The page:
The outlook is improving for workloads, especially overseas, although Chris admits that the last six months have been tougher in the UK as a lot of large projects are taking a long time to come through. Work in China is growing, and projects are under way in Singapore, Australia, Denmark and Germany. The practice is now among the top 50 UK architects, with about a third of income of over £10 million derived from overseas.
Recession hit numbers of architects employed but there has been a good recovery since then and the UK offices now employ 110. “We are active in a lot of different sectors and in a lot of countries and this spread helps when economic times are harder,” says Chris. “We were fairly stable during the recession although we lost about 10% of staff when things looked bad in 2008. We were back up within six months and we are still growing.”
At 440m high this is one of the tallest buildings in China and the 10th tallest in the world, half as big again as London’s Shard. The 103 storey composite structure provides 247,000m² of mostly office and hotel space. It is said to be the world’s tallest diagrid, designed with Arup.
It employs 50m high diagrid tubes of two metre diameter which taper to 1.2m. It has a triangular form with double curved elevations. The diagrid structure around the building’s perimeter enabled an economical steel design. Photo © Christian Richter
This was a key project for the practice, won with Acer, now Hyder. This is a true ‘Supershed’ as defined in his book ‘Supersheds’ which was first published in 1991, a 200m by 100m train depot, shortlisted for the Stirling Prize. “This was a turning point for us,” remembers Chris. ‘”It was won in a competition which was good as we hadn’t done a big shed before. It was engineer led, and on the critical path for the Jubilee Line.
“We were able to do what we thought was appropriate for the brief and our design fully expressed the structure.”
Its diagrid structure was dictated by the railway track alignment. Clear spans were not a key requirement so the structure is described as hybrid. “It is an economical structure with large trusses supported on V columns, a fairly new approach for supporting horizontal loads at the time,” says Director Oliver Tyler. “There were only five in the practice when I joined and I cut my teeth on this project. It is a simple structure with beautiful internal spaces, fully glazed at one end.”
Photo © Denis Gilbert, View
Type Gateshead into Google and the first item up is Gateshead Millennium Bridge. This Stirling Prize winning, landmark, tilting bridge, is the last of a run of five bridges won in competition, this time with Gifford. It is internationally recognised for its unique and innovative design, the best known feature of which is its rotating deck. It was also awarded the IStructE Supreme Award and there is a page full of awards for its design and lighting listed on the bridge’s own website.
Not perhaps the bridge’s greatest claim to fame is the fact that it appears on a Newcastle Brown beer label. “It has become a spectacle,” says Chris, “and appearing on a Newcastle Brown label is probably as great a sign of local recognition that there is.
”They open it when it doesn’t need to be opened just so that it can be seen by people who have often travelled just to see the bridge. “ Chris still speaks of the bridge as if he is in still in some awe himself of what was created. “It was placed into position in only half a day, which itself was quite an achievement.”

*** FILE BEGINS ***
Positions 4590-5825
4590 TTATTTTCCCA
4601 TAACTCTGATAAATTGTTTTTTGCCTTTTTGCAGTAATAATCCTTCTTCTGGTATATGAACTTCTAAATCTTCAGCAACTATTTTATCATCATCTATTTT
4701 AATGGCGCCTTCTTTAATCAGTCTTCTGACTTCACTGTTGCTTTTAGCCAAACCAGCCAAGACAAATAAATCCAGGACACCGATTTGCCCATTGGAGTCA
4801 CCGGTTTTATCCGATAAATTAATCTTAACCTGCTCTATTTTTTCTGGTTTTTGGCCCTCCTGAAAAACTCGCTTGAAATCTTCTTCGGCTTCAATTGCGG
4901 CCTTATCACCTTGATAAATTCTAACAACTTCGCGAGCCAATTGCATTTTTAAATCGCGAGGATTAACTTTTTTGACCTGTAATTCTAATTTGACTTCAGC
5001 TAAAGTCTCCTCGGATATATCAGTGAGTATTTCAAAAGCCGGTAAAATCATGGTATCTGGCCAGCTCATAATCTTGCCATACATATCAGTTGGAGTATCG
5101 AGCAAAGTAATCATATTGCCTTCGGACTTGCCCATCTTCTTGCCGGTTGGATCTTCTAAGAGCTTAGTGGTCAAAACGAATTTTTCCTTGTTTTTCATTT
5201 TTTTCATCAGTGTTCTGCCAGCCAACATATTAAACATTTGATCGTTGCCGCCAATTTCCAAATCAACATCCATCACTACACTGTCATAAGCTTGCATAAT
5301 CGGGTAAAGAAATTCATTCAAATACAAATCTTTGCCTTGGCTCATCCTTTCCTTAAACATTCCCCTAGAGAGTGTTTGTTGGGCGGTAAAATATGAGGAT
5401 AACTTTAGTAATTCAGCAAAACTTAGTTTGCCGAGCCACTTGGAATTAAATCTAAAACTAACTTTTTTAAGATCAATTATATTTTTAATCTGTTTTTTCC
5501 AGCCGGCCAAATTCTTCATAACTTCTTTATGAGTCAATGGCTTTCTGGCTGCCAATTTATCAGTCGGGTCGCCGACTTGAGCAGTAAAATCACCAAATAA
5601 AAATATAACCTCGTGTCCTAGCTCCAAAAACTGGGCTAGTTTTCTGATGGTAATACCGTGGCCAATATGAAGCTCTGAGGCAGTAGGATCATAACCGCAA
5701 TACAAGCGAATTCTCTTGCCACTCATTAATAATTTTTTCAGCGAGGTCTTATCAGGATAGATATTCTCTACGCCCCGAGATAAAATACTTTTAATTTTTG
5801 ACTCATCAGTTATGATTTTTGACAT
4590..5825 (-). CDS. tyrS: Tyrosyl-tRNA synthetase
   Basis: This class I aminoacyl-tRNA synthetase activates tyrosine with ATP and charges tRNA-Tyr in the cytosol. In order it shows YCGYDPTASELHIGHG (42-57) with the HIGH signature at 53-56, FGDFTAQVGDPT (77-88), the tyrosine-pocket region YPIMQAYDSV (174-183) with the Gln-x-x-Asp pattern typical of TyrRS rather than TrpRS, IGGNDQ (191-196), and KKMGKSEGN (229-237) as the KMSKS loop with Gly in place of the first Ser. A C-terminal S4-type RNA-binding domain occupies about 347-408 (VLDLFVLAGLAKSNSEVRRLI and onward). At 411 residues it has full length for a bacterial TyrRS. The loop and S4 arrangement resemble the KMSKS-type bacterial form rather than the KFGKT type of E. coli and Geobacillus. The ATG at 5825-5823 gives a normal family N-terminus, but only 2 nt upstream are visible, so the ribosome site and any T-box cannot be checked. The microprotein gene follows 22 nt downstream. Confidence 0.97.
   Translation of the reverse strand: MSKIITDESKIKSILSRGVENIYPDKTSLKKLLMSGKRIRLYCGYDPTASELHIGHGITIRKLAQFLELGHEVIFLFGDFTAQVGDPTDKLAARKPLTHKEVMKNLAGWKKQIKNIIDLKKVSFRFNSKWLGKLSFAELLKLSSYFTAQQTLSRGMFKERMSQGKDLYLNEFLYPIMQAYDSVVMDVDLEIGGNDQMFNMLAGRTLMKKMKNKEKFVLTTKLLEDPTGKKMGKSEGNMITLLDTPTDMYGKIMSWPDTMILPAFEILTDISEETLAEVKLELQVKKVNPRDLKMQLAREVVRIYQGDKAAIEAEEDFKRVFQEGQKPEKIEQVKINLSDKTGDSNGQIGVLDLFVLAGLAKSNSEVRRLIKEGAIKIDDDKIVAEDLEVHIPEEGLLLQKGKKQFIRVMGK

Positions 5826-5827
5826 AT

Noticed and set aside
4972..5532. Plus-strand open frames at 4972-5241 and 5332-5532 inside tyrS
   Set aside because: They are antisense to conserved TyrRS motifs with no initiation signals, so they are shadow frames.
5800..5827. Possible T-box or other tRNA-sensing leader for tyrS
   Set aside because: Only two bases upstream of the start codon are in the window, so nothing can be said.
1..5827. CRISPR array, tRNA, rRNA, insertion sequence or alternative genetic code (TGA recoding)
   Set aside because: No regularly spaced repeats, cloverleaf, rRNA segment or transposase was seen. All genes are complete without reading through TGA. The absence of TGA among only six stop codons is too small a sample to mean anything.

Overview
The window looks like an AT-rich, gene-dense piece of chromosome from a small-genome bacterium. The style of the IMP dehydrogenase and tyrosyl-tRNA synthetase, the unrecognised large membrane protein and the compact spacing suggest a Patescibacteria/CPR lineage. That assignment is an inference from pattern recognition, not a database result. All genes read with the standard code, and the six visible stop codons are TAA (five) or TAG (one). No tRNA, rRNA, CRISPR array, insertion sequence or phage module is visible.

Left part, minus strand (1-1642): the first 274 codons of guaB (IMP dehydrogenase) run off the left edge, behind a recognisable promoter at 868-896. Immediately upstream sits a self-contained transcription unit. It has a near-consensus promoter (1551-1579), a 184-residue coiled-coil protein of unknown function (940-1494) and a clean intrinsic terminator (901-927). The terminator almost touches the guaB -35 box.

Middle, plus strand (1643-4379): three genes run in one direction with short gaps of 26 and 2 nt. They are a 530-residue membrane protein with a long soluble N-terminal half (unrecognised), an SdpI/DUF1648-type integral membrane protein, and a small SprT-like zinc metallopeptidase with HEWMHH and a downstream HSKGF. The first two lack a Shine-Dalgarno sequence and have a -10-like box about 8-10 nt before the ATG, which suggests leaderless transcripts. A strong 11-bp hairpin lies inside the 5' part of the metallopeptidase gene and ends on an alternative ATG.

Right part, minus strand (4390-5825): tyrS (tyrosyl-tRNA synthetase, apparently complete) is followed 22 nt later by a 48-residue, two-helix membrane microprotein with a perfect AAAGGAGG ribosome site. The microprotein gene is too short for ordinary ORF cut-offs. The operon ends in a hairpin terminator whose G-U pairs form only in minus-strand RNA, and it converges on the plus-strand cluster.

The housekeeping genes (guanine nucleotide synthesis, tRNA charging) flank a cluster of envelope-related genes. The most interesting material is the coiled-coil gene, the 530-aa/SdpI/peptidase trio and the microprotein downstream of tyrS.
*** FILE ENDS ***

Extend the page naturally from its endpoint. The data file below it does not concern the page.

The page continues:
Photo © Graeme Peacock
This is another Stirling Prize shortlisted building, where the same philosophy of expression of structure is seen as at Stratford Market Depot. This was an early public building for the practice, which acts like a terminus for the Jubilee Line above ground. “This was one of the first of what was to be a long run of major new projects for the East End of London, which had been neglected for many years,” says Chris.
It is a stainless steel clad modular building, only two 30m bays originally, but funding for a third bay was found later. Trusses span 30m across the railway tracks. “It is a very elegant and efficient design employing passive ventilation. Working closely with the structural engineer we were able to make the structure very expressive.”
The design includes a propped cantilever bolted down to ‘gattling gun’ nodes that Chris describes as ‘beautiful castings’. A lot of bolts were expressed in this design. A lot of time was invested in exploring the use of elliptical tubes on this structure to form what are basically elliptical boxes. There are no services running in the soffits, with the base of the trusses being used for maintenance walkways and services.
Chris says: “There was a recession on at the time so we had time to do some research, something that we struggle to be allowed to do now.”
Photo © Dennis Gilbert, View
Wilkinson Eyre is renowned for bridge designs and this one between South Quay Plaza and Heron Quays at Canary Wharf in London’s docklands was its first. It was also the first of a series of wins in bridge design competitions. “We won five in a row,” Chris recalls. “We had a new way of looking at structures that resulted in very attractive, innovative bridges that pleased clients and bridge users.”
South Quay is a 180m long cable stayed structure, designed in cooperation with Jan Bobrowski. One of the original twin spans opened for shipping, and it was designed to allow for the fixed span being removed later for use elsewhere as Canary Wharf development progressed and a dock was partly infilled. The southern 90m span was eventually swung into a new orientation.
Photo © Wilkinson Eyre